Nashwell 02 02.2By Holly Ladd

Summer is here again and with it comes an excellent opportunity to clean up your diet. Over the winter we tend to eat heavier, bulkier foods to help us deal with the colder temperatures and they work, but now with the heat, our bodies are looking for lighter, cooling fare. Farmer’s markets are filling up with local produce and the grills are ready for the highest quality meats and veggies, so this is an easily accomplished goal.

Eating Seasonally
Our bodies tend to work better when we eat seasonally. By that I mean eating the fruits and vegetables that are in season and in a way that complements the climate. In summer that means lots of cooling salads, refreshing, hydrating beverages, and a lot of fresh fruits and vegetables. It is not a time of year to load up on carbohydrate-loaded grains, which tend to be heavier on the body or with sugar-laden foods that deplete the immune system and rob the body of energy.

Benefits of Eating Fruits and Veggies
Fresh fruits and vegetables are loaded with nutrients like potassium and magnesium, folic acid, fiber and anti-oxidants. They are protective to your health and help reduce the risk of coronary heart disease, stroke and some cancers and are low in calories, so you can load up on them. Plus, trust me, once you start loading up your diet with vegetables you will see changes to your energy levels and moods.

Here are some of the vegetables that are in season over the summer and ways to prepare them and store them so they keep the longest:

Cucumbers:  Delicious and cooling, cucumbers are a good source of anti-oxidants, potassium, magnesium, vitamins A, C & K and phosphorus. They are great as a base for vegetable juice, sliced up in a salad or sliced in a glass of water. Store in a plastic bag in the refrigerator for up to one week.

Eggplant:  Shiny and purple, eggplant is a good source of vitamin C, vitamin K, thiamin, niacin, vitamin B6, pantothenic acid, magnesium, phosphorus and copper, and a very good source of dietary fiber, folate, potassium and manganese. It’s great simply sliced, rubbed with olive oil and grilled, or grill it whole, scoop out the inside and make the middle-eastern dip baba-ganoush. Store eggplants in the crisper drawer for 5-7 days.

Okra:  These pods pack a nutritious punch, especially when they are not overcooked. Okra is a good source of protein, riboflavin, niacin, iron, zinc and copper, and a very good source of dietary fiber, vitamin A, vitamin C, vitamin K, thiamin, vitamin B6, folate, calcium, magnesium, phosphorus, potassium and manganese. While you may be used to okra in gumbo and deep fried, my favorite way to prepare it is to rub with olive oil, salt and pepper and roast at 415 degrees for 40 minutes, stirring every 15 minutes. This way you aren’t adding harmful fats to the okra preparation and still get a delicious dish. Pick small, tender pods and store in the refrigerator for 3 days.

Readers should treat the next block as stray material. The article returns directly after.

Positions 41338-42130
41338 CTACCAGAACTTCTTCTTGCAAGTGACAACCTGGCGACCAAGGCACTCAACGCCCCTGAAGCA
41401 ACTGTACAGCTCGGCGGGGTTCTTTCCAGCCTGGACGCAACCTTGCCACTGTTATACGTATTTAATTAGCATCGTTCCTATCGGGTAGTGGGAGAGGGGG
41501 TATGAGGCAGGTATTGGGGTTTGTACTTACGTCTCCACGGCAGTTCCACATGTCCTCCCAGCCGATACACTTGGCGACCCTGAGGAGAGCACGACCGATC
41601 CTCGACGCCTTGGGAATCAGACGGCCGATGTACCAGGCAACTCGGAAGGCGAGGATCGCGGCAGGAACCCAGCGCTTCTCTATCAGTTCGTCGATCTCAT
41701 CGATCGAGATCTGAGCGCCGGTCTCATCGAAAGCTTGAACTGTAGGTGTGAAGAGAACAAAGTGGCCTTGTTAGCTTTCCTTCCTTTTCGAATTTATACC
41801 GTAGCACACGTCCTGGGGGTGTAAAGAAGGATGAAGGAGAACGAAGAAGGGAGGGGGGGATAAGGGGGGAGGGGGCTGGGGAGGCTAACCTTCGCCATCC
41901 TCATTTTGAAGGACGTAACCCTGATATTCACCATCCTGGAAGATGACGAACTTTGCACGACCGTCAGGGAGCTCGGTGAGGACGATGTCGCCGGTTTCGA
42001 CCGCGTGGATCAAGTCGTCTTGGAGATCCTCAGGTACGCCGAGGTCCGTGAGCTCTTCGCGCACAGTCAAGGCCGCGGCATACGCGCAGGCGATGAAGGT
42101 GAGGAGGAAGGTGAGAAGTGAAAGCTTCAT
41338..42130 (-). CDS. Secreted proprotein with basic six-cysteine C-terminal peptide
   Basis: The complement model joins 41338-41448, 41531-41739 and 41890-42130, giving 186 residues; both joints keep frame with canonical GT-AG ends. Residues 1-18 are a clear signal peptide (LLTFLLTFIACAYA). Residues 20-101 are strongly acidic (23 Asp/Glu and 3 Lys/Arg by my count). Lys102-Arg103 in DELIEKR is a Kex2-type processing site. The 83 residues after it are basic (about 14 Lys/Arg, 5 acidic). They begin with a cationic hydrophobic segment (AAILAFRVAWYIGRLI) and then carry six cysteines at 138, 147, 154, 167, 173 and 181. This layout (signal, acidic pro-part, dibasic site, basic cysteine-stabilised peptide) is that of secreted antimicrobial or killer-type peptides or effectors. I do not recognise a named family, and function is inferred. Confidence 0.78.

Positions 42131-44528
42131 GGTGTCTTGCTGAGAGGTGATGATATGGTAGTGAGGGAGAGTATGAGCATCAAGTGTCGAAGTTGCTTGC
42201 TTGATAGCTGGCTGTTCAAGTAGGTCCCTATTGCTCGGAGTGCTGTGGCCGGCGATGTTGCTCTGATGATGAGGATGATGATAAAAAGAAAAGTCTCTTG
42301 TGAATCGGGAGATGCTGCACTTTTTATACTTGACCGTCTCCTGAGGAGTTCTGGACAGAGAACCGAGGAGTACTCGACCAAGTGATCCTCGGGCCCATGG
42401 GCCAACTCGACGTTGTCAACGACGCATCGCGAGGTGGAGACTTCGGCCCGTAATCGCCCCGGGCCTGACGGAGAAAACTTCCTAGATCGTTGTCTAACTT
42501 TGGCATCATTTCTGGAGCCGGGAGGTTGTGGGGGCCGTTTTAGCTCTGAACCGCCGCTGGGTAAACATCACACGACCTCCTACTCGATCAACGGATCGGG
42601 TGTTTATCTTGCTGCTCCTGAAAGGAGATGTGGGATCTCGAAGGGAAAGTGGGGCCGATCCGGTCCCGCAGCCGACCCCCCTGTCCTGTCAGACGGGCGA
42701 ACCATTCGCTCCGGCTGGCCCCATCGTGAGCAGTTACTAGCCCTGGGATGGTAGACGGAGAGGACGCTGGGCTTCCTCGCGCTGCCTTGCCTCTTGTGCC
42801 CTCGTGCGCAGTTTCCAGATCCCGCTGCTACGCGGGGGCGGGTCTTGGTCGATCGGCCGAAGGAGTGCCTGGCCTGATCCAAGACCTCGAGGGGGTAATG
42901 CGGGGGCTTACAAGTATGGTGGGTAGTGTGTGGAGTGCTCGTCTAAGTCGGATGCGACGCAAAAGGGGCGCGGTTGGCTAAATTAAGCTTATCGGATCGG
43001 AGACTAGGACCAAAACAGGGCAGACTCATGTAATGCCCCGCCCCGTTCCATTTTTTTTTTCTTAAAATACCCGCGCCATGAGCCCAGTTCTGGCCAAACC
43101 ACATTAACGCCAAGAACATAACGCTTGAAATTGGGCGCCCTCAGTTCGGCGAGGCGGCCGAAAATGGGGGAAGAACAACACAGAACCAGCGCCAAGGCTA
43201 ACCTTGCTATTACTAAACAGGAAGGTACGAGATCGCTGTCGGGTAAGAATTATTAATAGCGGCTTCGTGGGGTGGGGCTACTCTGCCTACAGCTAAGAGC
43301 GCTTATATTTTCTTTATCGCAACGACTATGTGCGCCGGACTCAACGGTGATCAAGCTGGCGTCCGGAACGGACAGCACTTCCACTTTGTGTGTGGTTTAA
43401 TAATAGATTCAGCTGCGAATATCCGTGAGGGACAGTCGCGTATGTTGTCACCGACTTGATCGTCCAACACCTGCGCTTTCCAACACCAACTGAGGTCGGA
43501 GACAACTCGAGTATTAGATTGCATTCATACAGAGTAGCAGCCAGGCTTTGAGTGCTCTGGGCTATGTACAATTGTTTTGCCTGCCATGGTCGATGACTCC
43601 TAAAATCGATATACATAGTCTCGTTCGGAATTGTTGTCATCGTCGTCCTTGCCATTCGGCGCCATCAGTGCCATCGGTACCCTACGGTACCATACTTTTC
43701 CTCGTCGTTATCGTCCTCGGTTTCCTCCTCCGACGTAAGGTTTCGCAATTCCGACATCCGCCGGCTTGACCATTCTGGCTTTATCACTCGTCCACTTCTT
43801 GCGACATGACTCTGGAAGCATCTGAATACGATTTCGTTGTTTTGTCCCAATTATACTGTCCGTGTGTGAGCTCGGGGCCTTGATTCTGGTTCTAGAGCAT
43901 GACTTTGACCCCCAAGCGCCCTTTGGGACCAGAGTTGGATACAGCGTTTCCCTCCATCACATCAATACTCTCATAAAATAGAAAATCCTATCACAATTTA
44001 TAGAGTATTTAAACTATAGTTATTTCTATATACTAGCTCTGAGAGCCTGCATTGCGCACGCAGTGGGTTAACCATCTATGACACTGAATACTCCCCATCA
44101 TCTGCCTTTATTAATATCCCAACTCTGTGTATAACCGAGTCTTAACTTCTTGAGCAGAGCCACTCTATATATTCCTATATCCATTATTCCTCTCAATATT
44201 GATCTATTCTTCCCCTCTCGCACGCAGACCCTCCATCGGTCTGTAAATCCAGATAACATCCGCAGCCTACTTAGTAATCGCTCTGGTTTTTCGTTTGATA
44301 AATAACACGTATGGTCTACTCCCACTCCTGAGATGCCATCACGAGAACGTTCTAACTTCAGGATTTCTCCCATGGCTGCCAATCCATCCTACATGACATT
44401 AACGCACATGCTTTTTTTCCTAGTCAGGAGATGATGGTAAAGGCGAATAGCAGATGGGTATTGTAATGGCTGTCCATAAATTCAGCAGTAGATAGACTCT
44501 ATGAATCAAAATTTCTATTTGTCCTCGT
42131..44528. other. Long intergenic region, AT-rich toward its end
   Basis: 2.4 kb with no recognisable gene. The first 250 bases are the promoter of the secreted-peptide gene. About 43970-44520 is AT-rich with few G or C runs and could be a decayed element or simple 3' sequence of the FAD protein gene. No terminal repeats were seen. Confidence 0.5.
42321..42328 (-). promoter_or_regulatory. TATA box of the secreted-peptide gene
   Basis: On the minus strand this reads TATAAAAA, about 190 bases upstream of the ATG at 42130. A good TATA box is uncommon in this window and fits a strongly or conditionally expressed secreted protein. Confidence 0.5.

Zucchini Squash:  This is the Italian Stallion of summer squash in that it’s so versatile. Zucchini is a nutrient powerhouse as well as being a good source of protein, vitamin A, thiamin, niacin, phosphorus and copper, and a very good source of dietary fiber, vitamin C, vitamin K, riboflavin, vitamin B6, folate, magnesium, potassium and manganese. Zucchini is delicious rubbed in olive oil and grilled, or sautéed with some tomatoes, onion and corn. It can also take the place of pasta when put through a spiralizer raw and served with a fresh tomato sauce or pesto. Select zucchini that is free from bruises and scars.  Store in a plastic bag in the refrigerator for 4-5 days and do not wash until you are ready to use it.

That’s just the tip of the iceberg when it comes to summer vegetables and fruits. Why don’t you use this summer to explore new vegetables and new ways of preparing them and see what you like the best? By September your body will be thanking you for all the goodness that you fed it over three months. Bon appetit!

Holly Ladd is a Holistic Health Coach who works with people one-on-one and in groups to help people reclaim their vitality and energy through easy and gentle dietary and lifestyle changes and specializes in calming autoimmune symptoms. She was trained at the Institute of Integrative Nutrition and taught by leaders in the wellness field like Dr. Mark Hyman , Dr. Andrew Weil, Dr. Joel Fuhrman, Dr. Walter Willett, Deepak Chopra and more. You can follow her on Facebook at Holly Ladd Health Coach or visit her website for more information. She is also a member of the Nashwell Group of Professional Integrative Nutrition Health Coaches.